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Climate Change

It's possible for the world to keep global warming from reaching a crisis point in the next 20 to 30 years, but it would take an effort that's unprecedented in human history.

That's according to a report released Monday by the Intergovernmental Panel on Climate Change (IPCC), a coalition of scientists brought together by the United Nations to guide world leaders on climate impacts.

President Trump and Florida Gov. Rick Scott have been reluctant to acknowledge the link between climate change and some of Florida's current environmental challenges, like King Tide flooding, stronger hurricanes and rising temperatures.

The apples won't be harvested until October. But when fourth-generation fruit grower Phil Schwallier walks through his orchard in Sparta, Mich., he already knows which ones he won't be able to sell.

More than 100 people answered the call from local students to march through downtown Fort Lauderdale on Saturday asking for action on climate change. 

'This Is Zero Hour' is a national climate change awareness and action campaign, but a group of recent graduates from American Heritage in Plantation organized a local campaign march that began in Esplanade Park. 

Dinorah Prevost / WUSF Public Media

As sea levels continue to rise in Florida, repeated flooding and storm surge are major concerns for Tampa Bay.

David Hastings, a climate scientist at Eckerd College, said the region could experience some of the most severe effects of climate change. He told the civic group Cafe Con Tampa on Friday that in the next 30 years, sixty-five thousand homes in Florida will flood twice a month affecting 100,000 Florida residents.

Roberto Roldan / WUSF Public Media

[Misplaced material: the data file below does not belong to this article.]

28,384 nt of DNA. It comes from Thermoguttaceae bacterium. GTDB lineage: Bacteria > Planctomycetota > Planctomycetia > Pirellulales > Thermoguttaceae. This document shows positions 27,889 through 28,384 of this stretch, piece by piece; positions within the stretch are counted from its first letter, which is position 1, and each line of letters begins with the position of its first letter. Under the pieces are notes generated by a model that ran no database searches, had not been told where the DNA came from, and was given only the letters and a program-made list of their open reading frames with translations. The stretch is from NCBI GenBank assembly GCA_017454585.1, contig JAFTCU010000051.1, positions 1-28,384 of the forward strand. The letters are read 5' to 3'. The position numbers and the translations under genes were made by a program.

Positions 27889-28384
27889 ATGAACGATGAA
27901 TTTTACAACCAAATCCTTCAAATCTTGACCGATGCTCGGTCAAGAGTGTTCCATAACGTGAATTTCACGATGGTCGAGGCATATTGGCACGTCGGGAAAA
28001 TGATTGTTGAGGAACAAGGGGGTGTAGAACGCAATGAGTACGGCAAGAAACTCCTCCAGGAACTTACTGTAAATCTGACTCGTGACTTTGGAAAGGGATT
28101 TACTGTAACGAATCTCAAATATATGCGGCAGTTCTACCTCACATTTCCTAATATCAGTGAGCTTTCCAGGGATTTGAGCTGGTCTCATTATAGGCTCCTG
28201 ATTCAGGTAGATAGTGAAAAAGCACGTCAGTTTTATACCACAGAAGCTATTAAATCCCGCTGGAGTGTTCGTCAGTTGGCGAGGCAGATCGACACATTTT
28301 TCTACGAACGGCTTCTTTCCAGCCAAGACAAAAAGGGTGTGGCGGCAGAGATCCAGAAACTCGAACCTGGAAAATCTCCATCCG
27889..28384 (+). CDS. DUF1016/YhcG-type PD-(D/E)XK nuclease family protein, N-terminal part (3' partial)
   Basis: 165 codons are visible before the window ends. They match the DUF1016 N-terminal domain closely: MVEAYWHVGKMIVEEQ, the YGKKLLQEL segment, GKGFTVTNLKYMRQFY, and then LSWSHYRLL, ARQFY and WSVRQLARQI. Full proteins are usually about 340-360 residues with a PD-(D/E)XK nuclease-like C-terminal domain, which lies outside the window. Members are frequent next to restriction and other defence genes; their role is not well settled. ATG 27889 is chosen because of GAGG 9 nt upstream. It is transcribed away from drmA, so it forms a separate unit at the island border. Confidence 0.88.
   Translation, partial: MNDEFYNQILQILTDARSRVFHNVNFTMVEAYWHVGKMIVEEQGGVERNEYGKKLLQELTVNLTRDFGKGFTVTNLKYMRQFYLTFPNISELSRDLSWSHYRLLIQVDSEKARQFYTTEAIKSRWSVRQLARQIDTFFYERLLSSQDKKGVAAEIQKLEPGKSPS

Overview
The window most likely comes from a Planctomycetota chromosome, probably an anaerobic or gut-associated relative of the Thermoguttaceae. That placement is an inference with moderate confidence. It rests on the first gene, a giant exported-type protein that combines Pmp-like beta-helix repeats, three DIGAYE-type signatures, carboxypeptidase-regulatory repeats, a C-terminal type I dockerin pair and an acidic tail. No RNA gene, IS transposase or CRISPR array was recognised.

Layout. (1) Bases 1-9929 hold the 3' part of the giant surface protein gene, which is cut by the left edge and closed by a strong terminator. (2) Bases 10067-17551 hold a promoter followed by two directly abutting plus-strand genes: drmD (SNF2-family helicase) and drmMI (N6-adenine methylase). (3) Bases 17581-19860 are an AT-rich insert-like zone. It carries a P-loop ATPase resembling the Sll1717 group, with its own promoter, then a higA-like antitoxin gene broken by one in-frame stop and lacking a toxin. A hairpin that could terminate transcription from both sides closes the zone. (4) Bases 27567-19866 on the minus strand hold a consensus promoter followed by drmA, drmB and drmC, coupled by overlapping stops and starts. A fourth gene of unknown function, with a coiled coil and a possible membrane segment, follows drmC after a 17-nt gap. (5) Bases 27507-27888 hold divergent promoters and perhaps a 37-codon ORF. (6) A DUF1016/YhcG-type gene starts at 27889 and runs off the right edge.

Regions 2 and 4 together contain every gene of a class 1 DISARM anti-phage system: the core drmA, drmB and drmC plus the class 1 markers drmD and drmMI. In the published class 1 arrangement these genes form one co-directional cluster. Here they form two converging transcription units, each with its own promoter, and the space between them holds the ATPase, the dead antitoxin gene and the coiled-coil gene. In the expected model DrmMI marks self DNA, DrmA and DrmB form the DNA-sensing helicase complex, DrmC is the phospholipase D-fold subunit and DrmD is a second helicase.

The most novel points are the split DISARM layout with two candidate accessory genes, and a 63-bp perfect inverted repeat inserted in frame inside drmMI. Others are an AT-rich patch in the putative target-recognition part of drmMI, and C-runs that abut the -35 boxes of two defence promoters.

From sports stadiums to Donald Trump, the three Republican candidates vying for the only open seat this year on the Pinellas County Commission are finding plenty to agree on.

With Governor And Legislators In Denial, This Tiny Florida Town Tries To Adapt To Climate Change

Jul 9, 2018
Isaac Babcock

This report, part of an FCIR series on climate change, was produced in partnership with WMFE, the NPR member station in Orlando. The Florida Center for Investigative Reporting is a nonprofit news organization supported by foundations and individual contributions. For more information, visit fcir.org.

YANKEETOWN, Florida – While Florida state government bans the terms “climate change” and “global warming” in official business, this coastal fishing village of about 500 people and more water than dry land is being swallowed by the sea with almost no public attention or concern.

But town officials here are fighting back with some success.

If current sea-level rise trends continue, the ocean that makes many South Florida cities desirable places to live may become an existential threat.

Is there anything more Floridian than a flamingo?

They’re everywhere. Pink plastic ornaments dotting lawns. On cocktail swizzlers and motel signs.

Arcadio Castillo / Smithsonian

Scientists say that climate change is having an effect on the levels of the world’s oceans.

But it’s also apparently affecting the oxygen levels throughout the oceans, as well as our coastal waters including the Gulf of Mexico.

Sea-level rise is going to cost Broward County -- and leaders don't know yet how they're going to pay.

A roundtable meeting in Davie on Thursday brought together more than 40 elected officials, city staff and business leaders from across Broward. Many expressed concern over a lack of funding for sea-level rise adaptation projects.

Ron Wallace, the city engineer for Parkland, said he's concerned about drainage in South Florida's current system, which moves water from west to east.

If you thought sea-level rise was the greatest immediate threat to South Florida’s future, you may need to think again.

There’s growing concern that the perception of the sea-level rise threat by insurers, banks and investors might submerge South Florida before rising seas do.

Days after eight kids sued the state of Florida for policies they say contribute to climate change, a coalition of environment groups has launched a statewide campaign to get Floridians engaged on the issue.

Eight Florida kids are suing the state and Gov. Rick Scott over climate change.

They say it's not just inaction. The lawsuit states Florida officials have pursued policies that worsen the threat from greenhouse gas emissions, and violate Floridians' constitutional rights to health, prosperity and happiness.

National Environmental Satellite Data and Information Service

No more computer models or projections. Finally – concrete data.

A scientific paper published in February may pave the way for a new conversation about rising sea levels using data instead of projections.